4 out of 4 stars
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Marcia Riman Selz is a debut author whose novel transports us to a troubled Spain during the 15th century. The story takes place around the time of the Alhambra Decree issued by Isabella I of Castile and Ferdinand II of Aragon, two monarchs who ordered all practicing Jews to leave from their Spanish territories by the end of July 1492.
The story in At Vitoria gives us a glimpse into the day-to-day existence of the Jewish Crevago family of shoemakers. Vidal Crevago, who travels across the country to deliver handcrafted shoes to customers, learns that Jews in other areas are forced to convert to Christianity; however, even those who converted are not spared from humiliation or death. Vidal is trying in vain to convince his family to move to safer places, but Vitoria is a peaceful town that has yet to be touched by evil. When the new decree is approved, the Crevago family members have to take an almost impossible decision if they want to survive.
The book grabbed me from the moment the Crevagos were heatedly discussing a particular cemetery. The argument made me curious to learn the fate of said resting place. By the end of the story, however, I’ve learned more than expected about a dark time in Europe’s history. I knew about the Inquisition and its persecution of witches, but I was unaware that Jewish people had a similar fate during those early years in Europe.
Surprisingly, this story didn’t have a central character. It lacked a main hero you could sympathize with or root for. Instead, the author gave us an entire family with diverse members going about their lives and dealing in their own ways with the crisis that fell upon them. I enjoyed the book a lot; however, the author’s take on the characters left me slightly distanced from them. I couldn’t relate very much to any of them, although they were all quite sympathetic. Initially, I rooted for Vidal Crevago, but then the author focused on someone else in the family, and Vidal no longer appeared until later in the story.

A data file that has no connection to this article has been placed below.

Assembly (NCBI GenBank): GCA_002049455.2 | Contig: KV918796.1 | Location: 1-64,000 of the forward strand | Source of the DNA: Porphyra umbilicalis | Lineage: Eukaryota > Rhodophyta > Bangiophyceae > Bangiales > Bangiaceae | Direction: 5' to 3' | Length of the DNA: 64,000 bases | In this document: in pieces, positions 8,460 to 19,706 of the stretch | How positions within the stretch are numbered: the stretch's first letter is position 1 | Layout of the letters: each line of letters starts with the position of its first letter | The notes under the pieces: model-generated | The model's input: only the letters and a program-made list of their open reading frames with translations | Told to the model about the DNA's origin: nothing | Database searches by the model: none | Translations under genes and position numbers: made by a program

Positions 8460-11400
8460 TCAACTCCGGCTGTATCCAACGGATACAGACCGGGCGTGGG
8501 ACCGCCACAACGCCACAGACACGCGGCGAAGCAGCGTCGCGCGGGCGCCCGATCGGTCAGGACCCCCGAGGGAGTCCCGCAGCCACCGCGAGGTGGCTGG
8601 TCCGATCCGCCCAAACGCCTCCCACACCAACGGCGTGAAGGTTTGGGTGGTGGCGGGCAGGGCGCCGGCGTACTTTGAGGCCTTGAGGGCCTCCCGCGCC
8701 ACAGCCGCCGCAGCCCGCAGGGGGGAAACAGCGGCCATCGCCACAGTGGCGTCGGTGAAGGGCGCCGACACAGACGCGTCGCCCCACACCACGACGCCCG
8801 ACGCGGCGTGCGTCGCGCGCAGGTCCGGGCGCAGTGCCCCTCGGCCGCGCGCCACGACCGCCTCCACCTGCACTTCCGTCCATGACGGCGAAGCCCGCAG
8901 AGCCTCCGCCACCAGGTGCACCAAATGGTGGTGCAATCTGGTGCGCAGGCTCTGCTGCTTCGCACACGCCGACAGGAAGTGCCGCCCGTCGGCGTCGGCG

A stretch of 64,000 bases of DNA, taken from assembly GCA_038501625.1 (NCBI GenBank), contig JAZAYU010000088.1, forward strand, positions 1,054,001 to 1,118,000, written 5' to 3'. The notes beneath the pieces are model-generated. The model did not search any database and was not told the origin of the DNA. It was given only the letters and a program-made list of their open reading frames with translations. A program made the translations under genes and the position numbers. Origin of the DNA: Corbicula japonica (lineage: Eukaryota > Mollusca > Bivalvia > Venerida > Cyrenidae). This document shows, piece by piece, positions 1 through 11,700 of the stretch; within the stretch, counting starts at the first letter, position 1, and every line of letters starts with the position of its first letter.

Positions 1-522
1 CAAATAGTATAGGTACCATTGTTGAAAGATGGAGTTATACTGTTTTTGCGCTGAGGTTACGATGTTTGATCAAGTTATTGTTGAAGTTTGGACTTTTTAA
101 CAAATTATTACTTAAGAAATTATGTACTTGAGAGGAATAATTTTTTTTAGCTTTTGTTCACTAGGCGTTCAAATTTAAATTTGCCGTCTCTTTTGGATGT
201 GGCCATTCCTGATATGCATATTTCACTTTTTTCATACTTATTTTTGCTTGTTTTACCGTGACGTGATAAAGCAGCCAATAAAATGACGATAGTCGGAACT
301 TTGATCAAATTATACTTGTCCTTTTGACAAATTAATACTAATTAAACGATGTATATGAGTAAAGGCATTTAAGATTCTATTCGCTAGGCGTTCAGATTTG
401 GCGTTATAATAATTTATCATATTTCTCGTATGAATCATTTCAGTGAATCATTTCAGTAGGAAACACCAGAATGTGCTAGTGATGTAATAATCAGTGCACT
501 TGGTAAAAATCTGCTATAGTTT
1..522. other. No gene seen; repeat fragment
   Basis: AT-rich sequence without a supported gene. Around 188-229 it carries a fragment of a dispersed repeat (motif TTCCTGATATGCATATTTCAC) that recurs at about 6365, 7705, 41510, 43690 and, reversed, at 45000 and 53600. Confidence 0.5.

As for the story itself, it was a dark tale that had its bright and uplifting moments. It was written quite well, and it had a large number of details about the diverse Jewish customs of the times. For example, the Seder ritual was described on several pages with Vidal telling the entire story of the Exodus of the Jews. By reading this book, I’ve learned quite a lot - maybe too much - about the various Jewish religious customs and traditions. What elevated the story in my mind was the end, which had a resolution I didn’t see coming. I liked that the loose ends were tied up in the last chapter.
It surprised me to learn that this was the author’s first novel. The story flows well, and the sentences don’t sound choppy at all (which is a flaw visible in the books of most first-time novelists). I didn’t find many grammatical errors, so the book was professionally edited. A few missing or wrongly placed commas, a missing quotation mark, and an added typographical error formed the bulk of the mistakes in the book.
Thus, I give At Vitoria 4 out of 4 stars even though I had a few minor issues with the characters and the overly detailed descriptions. For a debut novel, it was too well-crafted to penalize it. I recommend it to lovers of European historical fiction, and to people who delight in reading meticulous details about the traditions of other cultures. There is one mention of rape in the book, so sensitive people should be aware of it.
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